Legislators’ per diems may get a DC boost

INTRO TEXT Per diem payments for mileage, meals, and lodging for Bay State legislators have long been fodder for critics who see no justification for politicians dining out on the taxpayers’ dime. The payments range from $10 for lawmakers living in greater Boston to $90 for a member who lives in the far reaches of Berkshire County or on Martha’s Vineyard. (A Nantucket address would earn $100.)

That legislative perk could be getting even sweeter, however, thanks to a measure making its way through Congress.

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Gabrielle Gurley

Senior Associate Editor, CommonWealth

About Gabrielle Gurley

Gabrielle covers several beats, including mass transit, municipal government, child welfare, and energy and the environment. Her recent articles have explored municipal hiring practices in Pittsfield, public defender pay, and medical marijuana, and she has won several national journalism awards for her work. Prior to coming to CommonWealth in 2005, Gabrielle wrote for the State House News Service, The Boston Globe, and other publications. She launched her media career in broadcast journalism with C-SPAN in Washington, DC. The Philadelphia native holds degrees from Boston College and Georgetown University.

About Gabrielle Gurley

Gabrielle covers several beats, including mass transit, municipal government, child welfare, and energy and the environment. Her recent articles have explored municipal hiring practices in Pittsfield, public defender pay, and medical marijuana, and she has won several national journalism awards for her work. Prior to coming to CommonWealth in 2005, Gabrielle wrote for the State House News Service, The Boston Globe, and other publications. She launched her media career in broadcast journalism with C-SPAN in Washington, DC. The Philadelphia native holds degrees from Boston College and Georgetown University.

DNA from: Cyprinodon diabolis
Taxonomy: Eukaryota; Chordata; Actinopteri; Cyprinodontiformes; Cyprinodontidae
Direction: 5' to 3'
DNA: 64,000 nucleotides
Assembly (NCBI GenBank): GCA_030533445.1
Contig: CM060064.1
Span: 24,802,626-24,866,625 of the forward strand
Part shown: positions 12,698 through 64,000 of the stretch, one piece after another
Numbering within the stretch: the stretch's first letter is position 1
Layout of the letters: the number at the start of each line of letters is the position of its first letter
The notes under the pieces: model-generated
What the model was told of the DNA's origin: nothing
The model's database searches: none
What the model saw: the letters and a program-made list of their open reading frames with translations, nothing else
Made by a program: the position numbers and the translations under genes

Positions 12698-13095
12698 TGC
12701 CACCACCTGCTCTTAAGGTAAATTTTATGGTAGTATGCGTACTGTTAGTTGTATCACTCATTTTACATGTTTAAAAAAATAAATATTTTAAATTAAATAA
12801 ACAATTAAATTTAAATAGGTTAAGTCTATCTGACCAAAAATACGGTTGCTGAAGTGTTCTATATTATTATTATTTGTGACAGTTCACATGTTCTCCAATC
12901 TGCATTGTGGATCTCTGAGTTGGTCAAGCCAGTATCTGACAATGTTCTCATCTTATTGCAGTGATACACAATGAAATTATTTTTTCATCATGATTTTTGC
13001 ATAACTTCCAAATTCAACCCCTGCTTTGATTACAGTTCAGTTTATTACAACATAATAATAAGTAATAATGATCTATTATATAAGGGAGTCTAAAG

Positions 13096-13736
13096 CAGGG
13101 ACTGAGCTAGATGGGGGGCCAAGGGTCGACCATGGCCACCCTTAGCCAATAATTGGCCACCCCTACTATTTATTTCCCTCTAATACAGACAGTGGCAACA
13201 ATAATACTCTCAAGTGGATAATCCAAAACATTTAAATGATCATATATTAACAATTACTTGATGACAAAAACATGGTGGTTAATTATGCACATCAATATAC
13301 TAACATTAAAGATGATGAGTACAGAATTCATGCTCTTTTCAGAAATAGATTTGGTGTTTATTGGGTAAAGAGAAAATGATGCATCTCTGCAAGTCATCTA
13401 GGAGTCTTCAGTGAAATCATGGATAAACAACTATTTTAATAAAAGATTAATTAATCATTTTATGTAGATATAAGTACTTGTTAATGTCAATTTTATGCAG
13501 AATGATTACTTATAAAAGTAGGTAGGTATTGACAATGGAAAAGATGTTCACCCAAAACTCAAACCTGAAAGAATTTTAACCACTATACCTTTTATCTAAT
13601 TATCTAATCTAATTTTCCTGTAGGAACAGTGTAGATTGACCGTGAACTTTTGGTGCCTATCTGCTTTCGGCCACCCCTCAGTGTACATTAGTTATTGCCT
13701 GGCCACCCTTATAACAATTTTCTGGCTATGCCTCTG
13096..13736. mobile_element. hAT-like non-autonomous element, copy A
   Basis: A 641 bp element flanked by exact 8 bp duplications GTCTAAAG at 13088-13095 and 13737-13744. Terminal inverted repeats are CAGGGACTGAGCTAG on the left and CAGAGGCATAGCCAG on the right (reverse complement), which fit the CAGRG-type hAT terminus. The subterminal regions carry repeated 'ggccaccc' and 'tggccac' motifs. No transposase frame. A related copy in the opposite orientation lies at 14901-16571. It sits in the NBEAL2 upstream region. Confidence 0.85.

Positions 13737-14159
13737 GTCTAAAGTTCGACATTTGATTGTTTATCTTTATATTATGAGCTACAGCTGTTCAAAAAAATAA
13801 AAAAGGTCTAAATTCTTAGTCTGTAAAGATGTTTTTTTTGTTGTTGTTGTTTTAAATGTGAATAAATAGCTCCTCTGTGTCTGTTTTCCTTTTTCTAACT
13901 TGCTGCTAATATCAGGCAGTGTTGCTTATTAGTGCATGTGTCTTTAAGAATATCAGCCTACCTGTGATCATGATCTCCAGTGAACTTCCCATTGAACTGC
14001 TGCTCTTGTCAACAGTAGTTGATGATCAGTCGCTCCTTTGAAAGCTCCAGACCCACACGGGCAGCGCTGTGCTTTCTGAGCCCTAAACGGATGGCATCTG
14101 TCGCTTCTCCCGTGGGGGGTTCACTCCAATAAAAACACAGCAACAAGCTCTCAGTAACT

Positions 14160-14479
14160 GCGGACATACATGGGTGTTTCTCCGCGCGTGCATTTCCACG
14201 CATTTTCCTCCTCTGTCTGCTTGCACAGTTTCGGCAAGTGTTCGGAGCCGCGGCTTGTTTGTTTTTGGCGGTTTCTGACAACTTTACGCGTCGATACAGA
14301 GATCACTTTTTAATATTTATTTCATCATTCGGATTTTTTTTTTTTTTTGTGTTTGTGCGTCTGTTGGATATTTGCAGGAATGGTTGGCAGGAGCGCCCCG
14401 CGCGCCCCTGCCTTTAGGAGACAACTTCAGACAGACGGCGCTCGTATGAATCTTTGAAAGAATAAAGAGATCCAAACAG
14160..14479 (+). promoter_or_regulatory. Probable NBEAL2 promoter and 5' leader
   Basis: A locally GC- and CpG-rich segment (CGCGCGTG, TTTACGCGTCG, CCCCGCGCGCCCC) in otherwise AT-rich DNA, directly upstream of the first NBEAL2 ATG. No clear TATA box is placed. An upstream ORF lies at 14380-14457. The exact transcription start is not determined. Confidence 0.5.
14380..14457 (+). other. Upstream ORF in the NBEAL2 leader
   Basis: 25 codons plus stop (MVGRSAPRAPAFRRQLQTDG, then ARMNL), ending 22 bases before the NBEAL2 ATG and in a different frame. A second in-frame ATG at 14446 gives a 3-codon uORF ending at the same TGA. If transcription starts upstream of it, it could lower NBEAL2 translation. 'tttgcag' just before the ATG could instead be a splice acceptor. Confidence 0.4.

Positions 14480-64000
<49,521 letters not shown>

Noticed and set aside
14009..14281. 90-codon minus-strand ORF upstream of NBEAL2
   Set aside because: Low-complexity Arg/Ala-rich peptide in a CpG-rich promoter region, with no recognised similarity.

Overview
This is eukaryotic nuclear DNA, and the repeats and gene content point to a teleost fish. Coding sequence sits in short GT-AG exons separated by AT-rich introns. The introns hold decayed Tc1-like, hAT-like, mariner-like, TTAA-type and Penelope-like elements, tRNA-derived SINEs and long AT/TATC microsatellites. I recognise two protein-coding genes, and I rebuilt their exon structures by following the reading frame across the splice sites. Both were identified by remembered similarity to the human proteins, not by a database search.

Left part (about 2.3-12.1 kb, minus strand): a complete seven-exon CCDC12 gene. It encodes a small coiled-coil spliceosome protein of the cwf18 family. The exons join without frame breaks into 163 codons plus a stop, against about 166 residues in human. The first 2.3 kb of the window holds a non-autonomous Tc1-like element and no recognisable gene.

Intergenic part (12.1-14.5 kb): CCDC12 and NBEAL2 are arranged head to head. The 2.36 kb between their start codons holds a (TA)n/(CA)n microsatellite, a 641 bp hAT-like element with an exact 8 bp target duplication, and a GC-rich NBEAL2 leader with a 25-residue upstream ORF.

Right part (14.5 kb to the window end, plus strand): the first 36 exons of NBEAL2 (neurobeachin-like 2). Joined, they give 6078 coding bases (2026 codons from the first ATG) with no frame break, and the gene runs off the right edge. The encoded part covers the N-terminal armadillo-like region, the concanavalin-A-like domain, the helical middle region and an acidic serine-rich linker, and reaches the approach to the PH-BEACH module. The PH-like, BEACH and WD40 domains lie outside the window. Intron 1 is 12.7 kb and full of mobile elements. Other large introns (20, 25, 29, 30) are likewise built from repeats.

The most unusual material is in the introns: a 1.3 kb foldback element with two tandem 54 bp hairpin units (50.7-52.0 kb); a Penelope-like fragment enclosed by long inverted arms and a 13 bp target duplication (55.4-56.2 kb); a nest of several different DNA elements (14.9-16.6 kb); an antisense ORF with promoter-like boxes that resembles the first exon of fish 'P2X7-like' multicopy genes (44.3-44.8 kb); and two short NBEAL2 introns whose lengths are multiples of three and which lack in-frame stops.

Under a tax bill sponsored by the powerful chairman of the House Ways and Means Committee, Charles Rangel of New York, state lawmakers would be able to write off on their federal returns per diem payments for days their legislature is in formal or informal session. The IRS has claimed lawmakers are only eligible for the deduction on days when their legislature conducted official business.

According to The Washington Post, the measure was taken up by Rangel at the request of the National Conference of State Legislatures and included in a long list of “extenders” approved in November. Those are measures that must be renewed each year, but the Post reports that this one doesn’t extend anything, because it was not part of existing tax law.

Though a drop in the bucket of the $2.8 trillion federal budget, the write-off could cost $4 million. By mid December, the provision had passed the House and Senate and congressional leaders were tying up loose ends before sending the bill to the White House.